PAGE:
174 Environmnetal Discourses in Borana Oromo: A Focus on Narratives

Thursday, 3 April 2014
Golden Ballroom (Town and Country Resort )
Teshome Tafesse, Addis Ababa University, Addis Ababa, n/a, Ethiopia

Although most African nations now function and communicate within the context of global politics as literate cultures, many of their peoples still live within the paradigm of oral cultures (Ogbondah and Paul, 1999:03). Besides, in African context, information is not often passed in a straightforward manner but through narratives, songs, dances, rituals, proverbs and poems giving listeners the chance to decide to do something to change the situations they find themselves in (Adoyo, 2004 cited in Daudu, 2009:20). Moreover, discourses about environment, and the economic, social, religious and political processes that impact upon it, are by no means of concern solely to environmental anthropologists as the need to marry environmental perspectives with other disciplines appears distinctly pressing (Muhlhausler and Adrian, 2006:458).

This study explored the discourses of environmental narratives as an organized, viable, and dynamic social force basic to the creation and dissemination of environmental messages in Borana Oromo of the southern Ethiopia. Under this major objective, the study discovered environmental beliefs and values, investigated environmental knowledge, power and ideology, and identified environmental positions the community has situated itself in.

The study employed a qualitative approach in the analysis of data gathered through semi-structured interviews, focus group discussions, and extended participant and non-participant observations. The analysis was based on Fairclough's three-dimensional methodological approach of discourse analysis, which is helpful for elaborating empirically based theories. Based on the snowball data gathering technique, the researcher gathered data from key informants of Didara, Elwaya and Dubluk kebeles of Yaballo woreda, Borana zone. The researcher also lived with the community members of Elwaya kebele for an extended period, between February 2012 and August 2012, and gathered data through participant and non-participant observations.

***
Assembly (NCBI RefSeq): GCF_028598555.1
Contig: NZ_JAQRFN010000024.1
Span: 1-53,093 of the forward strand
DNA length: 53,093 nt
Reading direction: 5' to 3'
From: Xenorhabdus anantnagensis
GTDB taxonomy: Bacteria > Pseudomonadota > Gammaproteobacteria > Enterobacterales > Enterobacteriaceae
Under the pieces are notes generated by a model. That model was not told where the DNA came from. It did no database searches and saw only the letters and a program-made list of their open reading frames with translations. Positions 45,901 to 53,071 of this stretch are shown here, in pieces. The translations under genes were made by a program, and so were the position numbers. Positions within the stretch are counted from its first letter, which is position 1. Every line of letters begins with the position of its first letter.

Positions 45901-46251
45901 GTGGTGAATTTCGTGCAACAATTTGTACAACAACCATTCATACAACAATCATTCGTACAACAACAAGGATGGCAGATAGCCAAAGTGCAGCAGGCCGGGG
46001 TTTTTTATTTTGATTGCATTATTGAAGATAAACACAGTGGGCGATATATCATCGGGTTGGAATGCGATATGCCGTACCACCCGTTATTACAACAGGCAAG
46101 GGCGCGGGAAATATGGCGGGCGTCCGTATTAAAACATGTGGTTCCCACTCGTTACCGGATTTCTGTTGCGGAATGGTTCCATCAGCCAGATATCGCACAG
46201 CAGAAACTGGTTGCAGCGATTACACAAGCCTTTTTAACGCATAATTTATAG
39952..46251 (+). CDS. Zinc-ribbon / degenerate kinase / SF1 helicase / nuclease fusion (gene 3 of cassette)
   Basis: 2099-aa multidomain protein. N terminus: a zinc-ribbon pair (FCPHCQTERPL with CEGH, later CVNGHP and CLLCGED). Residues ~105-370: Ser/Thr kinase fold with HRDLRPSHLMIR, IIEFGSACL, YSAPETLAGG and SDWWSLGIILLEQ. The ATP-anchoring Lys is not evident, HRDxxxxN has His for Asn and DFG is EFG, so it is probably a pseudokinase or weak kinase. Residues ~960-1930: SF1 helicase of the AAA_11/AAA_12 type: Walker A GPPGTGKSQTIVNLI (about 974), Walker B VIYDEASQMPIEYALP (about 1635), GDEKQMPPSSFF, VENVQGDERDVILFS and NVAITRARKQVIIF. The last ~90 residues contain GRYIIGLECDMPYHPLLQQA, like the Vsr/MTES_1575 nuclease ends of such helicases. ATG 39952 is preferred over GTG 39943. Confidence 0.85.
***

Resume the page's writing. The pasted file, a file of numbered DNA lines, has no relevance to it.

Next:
The findings revealed dominant environmental beliefs and values, which are organized under discourses of environmental necessity and survival, scarcity and security, hopelessness, inclusion and exclusion, seniority, responsibility, and obedience and disobedience. The findings also unveiled that Borana narratives are embedded with environmental ideologies- interdependence and communalism, which are deep rooted in the social, cultural, religious and political context of the community. The findings, as part of the environmental discourses, also investigated aspects of the indigenous environmental knowledge of the Borana community. It is argued that the sets of knowledge such as season prediction and awareness of environmental crisis, implicated in the narratives, reflect segments of the practical environmental knowledge of the community. The findings also revealed that human-environment power relationships in the narratives are manifested in many ways including humans' possession of environmental knowledge and struggle to secure their lives (both materially and spiritually). The study also disclosed two dominant environmental positions-ecocentrism and restrained anthropocentrism that humans assume in their interactions with the natural environment in the community.

Based on the findings of the study, the researcher argues that the ways in which environmental issues are implicated in the narratives are quite complex and relational. The significance of the study, thus, principally lies on what makes sense locally concerning modern environmental communication. The study contributes to the field of environmental discourse analysis both theoretically and practically, and offers implications for environmental workers, policy designers, educators, and curriculum developers. The study also provides suggestions for further insights into the various representations of human engagement with the environment.

Key words belief, Borana, discourse, environment, ideology, indigenous knowledge, narrative, power, value

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